requirements for strong customer authentication
situations that are low risk enough to be exempt from requiring SCA
security measures that help protect the confidentiality and integrity of personalised security credentials
What types of financial companies are included in PSD2?
ASPSPs are usually banks, but can be any monetary financial institution that offers financial accounts. The two most common types of TPPs are payment initiation service providers (PISPs) and account information service providers (AISPs).
PISPs are any third party that wants to let consumers pay them directly with their bank account (e.g., retailers, utilities, charities, etc.).
AISPs are any third party that wants to let consumers aggregate all of their account information from multiple banks in one place to create a complete picture of their finances.
Requirement: Dynamic Linking
The EBA added this requirement to prevent “man-in-the-middle” attacks, where bad actors try to hijack an authentication code to authorize fraudulent payments or access. The “dynamic linking” aspect means that the authentication code should dynamically fail if a middleman tries to use it for the wrong payee or amount. The SCA dynamic linking requirement includes the following:
Payer must be made aware of the payment amount and payee
Authentication code must be specific to the amount and payee agreed to by the payer when initiating the transaction
Banks (or other ASPSPs) must only accept authentication codes that match the original information
Any change to the amount or payee should make the authentication code invalid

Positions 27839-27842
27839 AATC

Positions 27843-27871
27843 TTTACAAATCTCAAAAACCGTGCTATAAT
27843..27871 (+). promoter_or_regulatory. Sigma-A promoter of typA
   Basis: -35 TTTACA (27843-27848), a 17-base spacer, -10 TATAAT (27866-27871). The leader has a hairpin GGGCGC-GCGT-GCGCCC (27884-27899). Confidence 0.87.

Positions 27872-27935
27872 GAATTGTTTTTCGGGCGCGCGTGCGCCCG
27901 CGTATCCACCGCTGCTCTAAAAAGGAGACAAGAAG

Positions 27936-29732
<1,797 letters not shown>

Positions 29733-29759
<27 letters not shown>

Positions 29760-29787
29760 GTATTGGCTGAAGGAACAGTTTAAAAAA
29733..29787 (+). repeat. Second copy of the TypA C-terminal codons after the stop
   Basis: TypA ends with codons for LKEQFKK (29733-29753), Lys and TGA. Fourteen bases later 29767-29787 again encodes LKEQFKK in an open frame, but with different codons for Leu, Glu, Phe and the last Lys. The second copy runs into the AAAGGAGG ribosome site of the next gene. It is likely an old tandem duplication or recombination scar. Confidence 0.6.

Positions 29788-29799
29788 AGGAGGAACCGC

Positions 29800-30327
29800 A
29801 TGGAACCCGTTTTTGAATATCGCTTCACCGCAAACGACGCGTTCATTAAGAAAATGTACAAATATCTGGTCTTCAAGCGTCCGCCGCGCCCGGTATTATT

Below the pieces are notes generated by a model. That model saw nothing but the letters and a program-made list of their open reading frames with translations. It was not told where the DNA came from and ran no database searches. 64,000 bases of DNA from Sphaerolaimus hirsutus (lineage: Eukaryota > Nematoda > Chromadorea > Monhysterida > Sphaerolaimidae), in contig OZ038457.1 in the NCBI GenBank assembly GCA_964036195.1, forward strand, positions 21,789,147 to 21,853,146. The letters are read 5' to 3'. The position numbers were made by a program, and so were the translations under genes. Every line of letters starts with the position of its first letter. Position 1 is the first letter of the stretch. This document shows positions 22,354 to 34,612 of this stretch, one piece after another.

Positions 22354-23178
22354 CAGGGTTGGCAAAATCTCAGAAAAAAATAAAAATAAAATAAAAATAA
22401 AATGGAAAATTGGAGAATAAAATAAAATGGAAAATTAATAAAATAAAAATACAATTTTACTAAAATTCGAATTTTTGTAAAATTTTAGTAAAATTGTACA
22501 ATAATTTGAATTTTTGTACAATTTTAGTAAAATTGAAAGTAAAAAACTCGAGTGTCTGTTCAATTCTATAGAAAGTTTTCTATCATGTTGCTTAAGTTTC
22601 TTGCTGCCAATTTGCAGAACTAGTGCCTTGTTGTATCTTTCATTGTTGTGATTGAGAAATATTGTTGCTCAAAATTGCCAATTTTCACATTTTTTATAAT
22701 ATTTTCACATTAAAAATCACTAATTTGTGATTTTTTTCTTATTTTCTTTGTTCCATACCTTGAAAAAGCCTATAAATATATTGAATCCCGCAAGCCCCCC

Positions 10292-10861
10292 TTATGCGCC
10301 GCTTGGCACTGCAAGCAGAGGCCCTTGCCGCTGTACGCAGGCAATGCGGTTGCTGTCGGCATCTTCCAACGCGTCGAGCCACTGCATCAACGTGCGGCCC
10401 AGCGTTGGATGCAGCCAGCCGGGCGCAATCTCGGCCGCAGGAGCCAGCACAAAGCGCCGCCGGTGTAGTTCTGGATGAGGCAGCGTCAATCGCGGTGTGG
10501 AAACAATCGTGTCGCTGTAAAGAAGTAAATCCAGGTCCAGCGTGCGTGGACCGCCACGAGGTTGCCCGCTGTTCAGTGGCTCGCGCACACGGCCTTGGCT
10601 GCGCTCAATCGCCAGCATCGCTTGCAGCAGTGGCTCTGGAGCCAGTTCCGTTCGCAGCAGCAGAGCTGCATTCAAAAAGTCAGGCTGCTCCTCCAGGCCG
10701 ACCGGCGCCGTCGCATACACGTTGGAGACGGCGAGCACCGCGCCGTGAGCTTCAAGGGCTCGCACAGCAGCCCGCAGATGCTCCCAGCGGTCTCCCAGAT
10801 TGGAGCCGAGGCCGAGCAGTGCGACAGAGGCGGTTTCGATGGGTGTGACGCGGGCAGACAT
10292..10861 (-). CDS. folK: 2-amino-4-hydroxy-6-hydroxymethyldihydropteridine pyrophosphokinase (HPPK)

ASPSPs must maintain the integrity, confidentiality and authenticity of the transaction information and what is displayed to the payer throughout all phases of the authentication
Are there situations that are exempt from SCA?
Payment service providers won’t have to ask customers to perform strong customer authentication for the following:
Payment Account Information
AISPs will be able to gather account balances and 90 days of transaction history, UNLESS:
It’s the first time information is being retrieved
ASPSPs can allow customers to set up a “whitelist” of beneficiaries that don’t require SCA for payments, UNLESS:
It’s the first time the payer is adding that payee to the whitelist
Subsequent payments for the same payee and amount, UNLESS:
It’s the first time the payer is setting up the recurring transaction
Low-value Transactions Below €30, UNLESS:
Cumulative total since the last SCA is over €100
It’s been five (5) payments since the last SCA
ASPSPs can use risk scoring to determine that a payment is low enough risk not to require SCA, UNLESS:
Transaction risk analysis detects an abnormal spending or behavior pattern, unusual device information, malware infection, known fraud scenarios or abnormal / high-risk payee location
Unattended Terminals for Transport Fares and Parking Fees
Electronic payments can be seamless and convenient without holding up traffic.
Credit Transfers Between Accounts Held by the Same Natural or Legal Person
Transferring money between your own accounts doesn’t require SCA.
Secure Corporate Payments
Corporate payments through dedicated payment processes and protocols that have a high level of security don’t require SCA (e.g., payroll).
Are there monitoring and reviewing requirements?
Yes, banks (and other ASPSPs) must conduct independent audit/reviews of SCA procedures, SCA exemptions, as well as confidentiality and integrity of users’ credentials and APIs at least every three (3) years.
They must have mechanisms in place for detecting potential fraud, including monitoring:
Lists of compromised or stolen devices
Known payment fraud scenarios
Signs of malware at any stage of the authentication
Usage logs of access devices or software